In late 1982, Acorn released an upgrade ROM chip for the Atom which allowed users to switch between Atom BASIC and the more advanced BASIC used by the BBC Micro. The upgrade was purely to the programming language; the Atom's graphics and sound capabilities remained unchanged, and hence, contrary to some pre-release beliefs, the BBC BASIC ROM did not allow Atom users to run commercial BBC Micro software, since nearly all of it took advantage of the BBC machine's advanced graphics and sound hardware.

The manual for the Atom was called Atomic Theory and Practice and was written by David Johnson-Davies, subsequently Managing Director of Acornsoft.

The Acorn LAN, Econet, was first configured on the Atom.

The case was designed by industrial designer Allen Boothroyd of Cambridge Product Design Ltd.

Memory Map

The following is the memory map for the Atom. Shaded areas indicate those present on the minimal system.
Hex Address Contents Annotations
0000 Block Zero RAM 1 KB RAM
0400 Teletext VDG RAM
0800 VDG CRT Controller
0A00 Optional FDC
1000 Peripherals space
2000 Catalogue buffer
2200 Sequential File buffers
2800 Floating point variables Internal RAM
5 KB max.
2900 Extension Text space RAM
3C00 Off-board Extension RAM
8000 8000-01FF for mode 0 (512 bytes text) Video and
6 KB max.
8000 8000-83FF for mode 1 (1 KB graphics)
8000 8000-85FF for mode 2 (1.5 KB graphics)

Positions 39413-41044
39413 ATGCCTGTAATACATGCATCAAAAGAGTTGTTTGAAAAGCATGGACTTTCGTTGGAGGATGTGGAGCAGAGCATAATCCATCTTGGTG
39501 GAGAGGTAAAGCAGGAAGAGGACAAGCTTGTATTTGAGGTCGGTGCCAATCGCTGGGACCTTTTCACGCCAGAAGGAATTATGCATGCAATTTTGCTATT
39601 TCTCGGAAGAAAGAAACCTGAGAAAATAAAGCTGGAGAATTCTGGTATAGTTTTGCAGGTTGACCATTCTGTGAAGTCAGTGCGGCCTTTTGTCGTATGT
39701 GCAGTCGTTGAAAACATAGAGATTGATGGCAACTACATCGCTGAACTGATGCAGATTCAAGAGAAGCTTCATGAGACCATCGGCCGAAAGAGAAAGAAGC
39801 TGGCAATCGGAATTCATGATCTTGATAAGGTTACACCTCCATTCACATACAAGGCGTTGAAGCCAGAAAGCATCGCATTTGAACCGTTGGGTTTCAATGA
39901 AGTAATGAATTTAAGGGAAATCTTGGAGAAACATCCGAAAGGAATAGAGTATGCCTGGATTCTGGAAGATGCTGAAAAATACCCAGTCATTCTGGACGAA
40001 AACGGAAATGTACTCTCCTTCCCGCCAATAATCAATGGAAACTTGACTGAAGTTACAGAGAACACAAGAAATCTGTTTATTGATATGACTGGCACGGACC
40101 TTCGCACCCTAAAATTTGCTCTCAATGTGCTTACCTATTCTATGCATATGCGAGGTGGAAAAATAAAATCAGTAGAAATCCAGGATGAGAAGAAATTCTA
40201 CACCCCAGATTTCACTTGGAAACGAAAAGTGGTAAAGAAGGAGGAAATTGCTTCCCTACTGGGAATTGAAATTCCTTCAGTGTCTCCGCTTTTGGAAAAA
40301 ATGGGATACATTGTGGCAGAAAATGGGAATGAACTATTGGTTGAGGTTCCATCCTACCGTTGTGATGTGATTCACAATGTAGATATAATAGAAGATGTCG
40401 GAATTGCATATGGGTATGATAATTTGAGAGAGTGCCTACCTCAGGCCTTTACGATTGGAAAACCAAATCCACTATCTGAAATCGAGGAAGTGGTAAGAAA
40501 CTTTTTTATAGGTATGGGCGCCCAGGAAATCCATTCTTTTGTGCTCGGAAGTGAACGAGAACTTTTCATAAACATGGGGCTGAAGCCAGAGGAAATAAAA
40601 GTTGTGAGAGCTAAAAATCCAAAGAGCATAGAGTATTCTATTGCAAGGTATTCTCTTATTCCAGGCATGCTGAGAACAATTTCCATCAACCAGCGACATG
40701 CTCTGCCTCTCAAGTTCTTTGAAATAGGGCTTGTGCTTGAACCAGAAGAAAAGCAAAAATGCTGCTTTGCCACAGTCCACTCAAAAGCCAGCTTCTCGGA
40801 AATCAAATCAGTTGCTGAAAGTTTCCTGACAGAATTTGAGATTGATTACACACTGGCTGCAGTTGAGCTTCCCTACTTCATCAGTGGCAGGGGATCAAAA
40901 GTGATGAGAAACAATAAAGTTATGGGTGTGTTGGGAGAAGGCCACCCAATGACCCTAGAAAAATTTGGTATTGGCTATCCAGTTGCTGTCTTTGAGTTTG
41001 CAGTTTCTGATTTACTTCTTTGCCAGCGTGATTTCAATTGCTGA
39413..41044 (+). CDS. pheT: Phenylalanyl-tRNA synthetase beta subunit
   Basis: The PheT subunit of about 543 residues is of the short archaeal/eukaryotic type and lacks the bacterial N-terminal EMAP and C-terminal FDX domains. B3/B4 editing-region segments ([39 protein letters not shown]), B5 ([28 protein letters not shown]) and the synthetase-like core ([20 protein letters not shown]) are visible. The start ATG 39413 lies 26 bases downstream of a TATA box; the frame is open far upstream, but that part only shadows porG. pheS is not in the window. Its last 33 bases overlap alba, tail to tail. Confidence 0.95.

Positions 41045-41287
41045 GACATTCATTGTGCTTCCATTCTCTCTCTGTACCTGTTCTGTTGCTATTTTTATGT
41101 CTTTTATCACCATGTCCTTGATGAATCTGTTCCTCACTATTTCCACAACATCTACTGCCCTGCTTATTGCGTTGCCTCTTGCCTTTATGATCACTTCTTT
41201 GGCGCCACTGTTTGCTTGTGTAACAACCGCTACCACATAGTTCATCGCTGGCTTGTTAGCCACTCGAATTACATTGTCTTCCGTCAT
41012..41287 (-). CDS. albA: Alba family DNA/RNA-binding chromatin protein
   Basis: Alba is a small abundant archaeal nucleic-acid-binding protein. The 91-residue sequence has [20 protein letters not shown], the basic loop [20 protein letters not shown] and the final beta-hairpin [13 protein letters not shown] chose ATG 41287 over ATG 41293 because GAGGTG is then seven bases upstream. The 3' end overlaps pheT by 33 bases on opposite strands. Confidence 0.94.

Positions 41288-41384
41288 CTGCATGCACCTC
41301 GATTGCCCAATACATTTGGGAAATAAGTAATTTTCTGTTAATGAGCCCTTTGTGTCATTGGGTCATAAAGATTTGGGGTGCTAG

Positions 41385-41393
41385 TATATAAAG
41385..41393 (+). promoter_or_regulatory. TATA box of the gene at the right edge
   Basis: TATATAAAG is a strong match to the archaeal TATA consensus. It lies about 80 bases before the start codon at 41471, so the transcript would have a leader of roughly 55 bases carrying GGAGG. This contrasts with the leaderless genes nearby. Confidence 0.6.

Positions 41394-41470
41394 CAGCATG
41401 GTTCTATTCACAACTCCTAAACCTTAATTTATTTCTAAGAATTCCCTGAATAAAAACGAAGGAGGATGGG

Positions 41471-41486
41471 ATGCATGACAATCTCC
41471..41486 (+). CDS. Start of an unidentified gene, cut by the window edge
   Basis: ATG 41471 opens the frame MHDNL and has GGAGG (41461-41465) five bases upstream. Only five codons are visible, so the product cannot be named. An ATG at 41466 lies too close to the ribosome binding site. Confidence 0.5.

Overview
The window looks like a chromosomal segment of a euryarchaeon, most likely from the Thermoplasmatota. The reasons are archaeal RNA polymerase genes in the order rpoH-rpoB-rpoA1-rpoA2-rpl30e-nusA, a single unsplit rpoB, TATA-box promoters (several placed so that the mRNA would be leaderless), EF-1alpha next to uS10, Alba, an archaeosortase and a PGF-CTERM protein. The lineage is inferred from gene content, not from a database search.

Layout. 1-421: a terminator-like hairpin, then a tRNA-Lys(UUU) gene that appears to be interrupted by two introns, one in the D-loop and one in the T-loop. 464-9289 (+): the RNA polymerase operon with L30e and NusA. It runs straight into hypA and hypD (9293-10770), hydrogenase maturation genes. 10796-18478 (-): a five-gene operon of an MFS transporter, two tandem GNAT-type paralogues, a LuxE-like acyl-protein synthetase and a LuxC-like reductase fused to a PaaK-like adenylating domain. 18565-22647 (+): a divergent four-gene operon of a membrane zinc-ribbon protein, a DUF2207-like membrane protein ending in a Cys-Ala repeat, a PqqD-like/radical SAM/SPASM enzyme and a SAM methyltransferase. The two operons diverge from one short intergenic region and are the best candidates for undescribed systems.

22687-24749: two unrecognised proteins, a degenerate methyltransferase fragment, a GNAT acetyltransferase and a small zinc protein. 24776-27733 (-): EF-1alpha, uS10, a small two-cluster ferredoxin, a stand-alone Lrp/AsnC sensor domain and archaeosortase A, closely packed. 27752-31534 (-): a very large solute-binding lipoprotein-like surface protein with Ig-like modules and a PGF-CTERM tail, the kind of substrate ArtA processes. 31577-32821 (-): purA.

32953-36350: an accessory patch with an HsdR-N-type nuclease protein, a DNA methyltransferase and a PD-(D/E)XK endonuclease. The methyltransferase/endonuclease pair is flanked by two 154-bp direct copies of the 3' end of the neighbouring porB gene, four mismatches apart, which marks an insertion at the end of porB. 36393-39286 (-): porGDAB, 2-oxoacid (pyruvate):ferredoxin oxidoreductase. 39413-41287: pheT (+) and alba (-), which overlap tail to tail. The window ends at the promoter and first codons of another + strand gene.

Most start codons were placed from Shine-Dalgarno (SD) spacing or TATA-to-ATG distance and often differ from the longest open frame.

8000 8000-8BFF for mode 3 (3 KB graphics)
8000 8000-97FF for mode 4 (6 KB graphics)
A000 Optional Utility ROM
B000 PPIA I/O Device
B800 Optional VIA I/O Device for Printer Interface
C000 ATOM BASIC Interpreter 4 KB ROM
D000 Optional Extension ROM
E000 Optional Disk Operating System
F000 Assembler 4 KB ROM
Cassette Operating System


  • CPU: MOS Technology 6502
  • Speed: 1 MHz
  • RAM: 2 KB, expandable to 12 KB
  • ROM: 8 KB, expandable to 12 KB with various Acorn and 3rd party ROMs
  • Sound: 1 channel, integral loudspeaker
  • Size: 381×241×64 mm
  • I/O Ports: Computer Users' Tape Standard (CUTS) interface, TV connector, Centronics parallel printer
  • Storage: Kansas City standard audio cassette interface
  • Power: standard 2.1 mm power jack connector for 8 volts unregulated DC, providing 5 volts regulated inside the Atom

Note the Acorn 8V power supply was only rated to 1.5 amps, which was not enough for an Atom with fully populated RAM sockets. The Atom's two internal LM7805 regulators (each regulating the +5V for a section of the digital logic independently) also got uncomfortably hot. Therefore some Atom enthusiasts removed and bypassed the internal regulators and powered their Atoms from an external 5V regulated power supply. Three amps were typically needed for a fully populated Atom.

There has never been a de facto standard for external 5V connections, but using the same 7-pin DIN connectors as the Atari 800XL allowed an Atari 5V linear power supply to drive an Atom, so long as the current was less than the Atari PSU rating (1 or 1.5 amps, depending on the model). These are now uncommon, but 5V wall-wart switch-mode power supplies capable of supplying several amps are a readily and cheaply available alternative.

External links

  • Yet another computer museum - Acorn Atom
  • The Acorn Atom Review
  • Atom BASIC
  • Acorn Atom in FPGA
  • The complete Atom DVD
  • YouTube page totally dedicated to the Acorn Atom